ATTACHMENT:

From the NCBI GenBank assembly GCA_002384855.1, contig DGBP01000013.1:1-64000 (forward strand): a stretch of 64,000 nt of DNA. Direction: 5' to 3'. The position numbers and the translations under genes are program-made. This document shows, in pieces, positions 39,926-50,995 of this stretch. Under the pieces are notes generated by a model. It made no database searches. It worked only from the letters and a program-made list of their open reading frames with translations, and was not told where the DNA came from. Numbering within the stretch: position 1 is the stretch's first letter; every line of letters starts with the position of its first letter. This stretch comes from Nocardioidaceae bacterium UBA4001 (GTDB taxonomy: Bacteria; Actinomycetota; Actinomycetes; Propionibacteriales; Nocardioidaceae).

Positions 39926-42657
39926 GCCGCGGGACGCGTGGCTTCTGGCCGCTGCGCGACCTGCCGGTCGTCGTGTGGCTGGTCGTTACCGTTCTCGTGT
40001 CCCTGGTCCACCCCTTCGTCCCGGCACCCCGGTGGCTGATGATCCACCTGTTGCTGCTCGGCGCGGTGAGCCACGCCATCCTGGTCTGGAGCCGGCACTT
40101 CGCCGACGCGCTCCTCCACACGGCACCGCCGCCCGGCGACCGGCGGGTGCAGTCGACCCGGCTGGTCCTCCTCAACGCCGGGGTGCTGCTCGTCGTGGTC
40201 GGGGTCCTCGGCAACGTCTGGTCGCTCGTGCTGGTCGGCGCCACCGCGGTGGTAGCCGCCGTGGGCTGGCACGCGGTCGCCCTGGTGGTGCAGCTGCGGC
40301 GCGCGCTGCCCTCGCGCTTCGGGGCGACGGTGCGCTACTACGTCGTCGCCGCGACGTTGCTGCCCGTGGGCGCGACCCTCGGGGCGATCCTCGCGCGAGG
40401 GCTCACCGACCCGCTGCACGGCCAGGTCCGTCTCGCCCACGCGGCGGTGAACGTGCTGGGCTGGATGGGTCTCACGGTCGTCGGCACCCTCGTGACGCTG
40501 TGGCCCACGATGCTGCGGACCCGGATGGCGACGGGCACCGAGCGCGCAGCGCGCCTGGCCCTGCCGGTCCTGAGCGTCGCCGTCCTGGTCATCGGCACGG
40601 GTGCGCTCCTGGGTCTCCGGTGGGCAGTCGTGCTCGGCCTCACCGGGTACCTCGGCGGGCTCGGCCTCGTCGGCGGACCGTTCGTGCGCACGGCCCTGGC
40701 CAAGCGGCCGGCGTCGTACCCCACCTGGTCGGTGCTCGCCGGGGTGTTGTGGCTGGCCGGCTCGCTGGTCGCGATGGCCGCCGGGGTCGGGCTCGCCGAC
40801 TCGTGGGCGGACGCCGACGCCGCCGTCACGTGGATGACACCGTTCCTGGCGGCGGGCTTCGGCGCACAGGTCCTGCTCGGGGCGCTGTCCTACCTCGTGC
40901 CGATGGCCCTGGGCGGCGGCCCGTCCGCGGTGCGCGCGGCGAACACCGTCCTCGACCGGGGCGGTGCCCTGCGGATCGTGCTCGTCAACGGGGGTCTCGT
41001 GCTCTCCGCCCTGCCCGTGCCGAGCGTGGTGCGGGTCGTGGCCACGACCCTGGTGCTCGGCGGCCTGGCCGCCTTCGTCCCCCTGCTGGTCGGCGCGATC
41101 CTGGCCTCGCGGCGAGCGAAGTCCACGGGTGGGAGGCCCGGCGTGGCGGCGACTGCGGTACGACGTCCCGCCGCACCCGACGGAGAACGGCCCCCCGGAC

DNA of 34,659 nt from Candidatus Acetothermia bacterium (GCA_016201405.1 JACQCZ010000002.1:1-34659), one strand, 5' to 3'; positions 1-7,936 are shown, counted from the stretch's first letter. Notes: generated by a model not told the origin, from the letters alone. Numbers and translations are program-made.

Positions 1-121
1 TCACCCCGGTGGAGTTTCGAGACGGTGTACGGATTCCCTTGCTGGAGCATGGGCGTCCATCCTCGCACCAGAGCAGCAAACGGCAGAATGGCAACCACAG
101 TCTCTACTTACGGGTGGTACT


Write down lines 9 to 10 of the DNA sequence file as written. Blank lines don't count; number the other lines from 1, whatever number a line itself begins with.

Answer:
40501 TGGCCCACGATGCTGCGGACCCGGATGGCGACGGGCACCGAGCGCGCAGCGCGCCTGGCCCTGCCGGTCCTGAGCGTCGCCGTCCTGGTCATCGGCACGG
40601 GTGCGCTCCTGGGTCTCCGGTGGGCAGTCGTGCTCGGCCTCACCGGGTACCTCGGCGGGCTCGGCCTCGTCGGCGGACCGTTCGTGCGCACGGCCCTGGC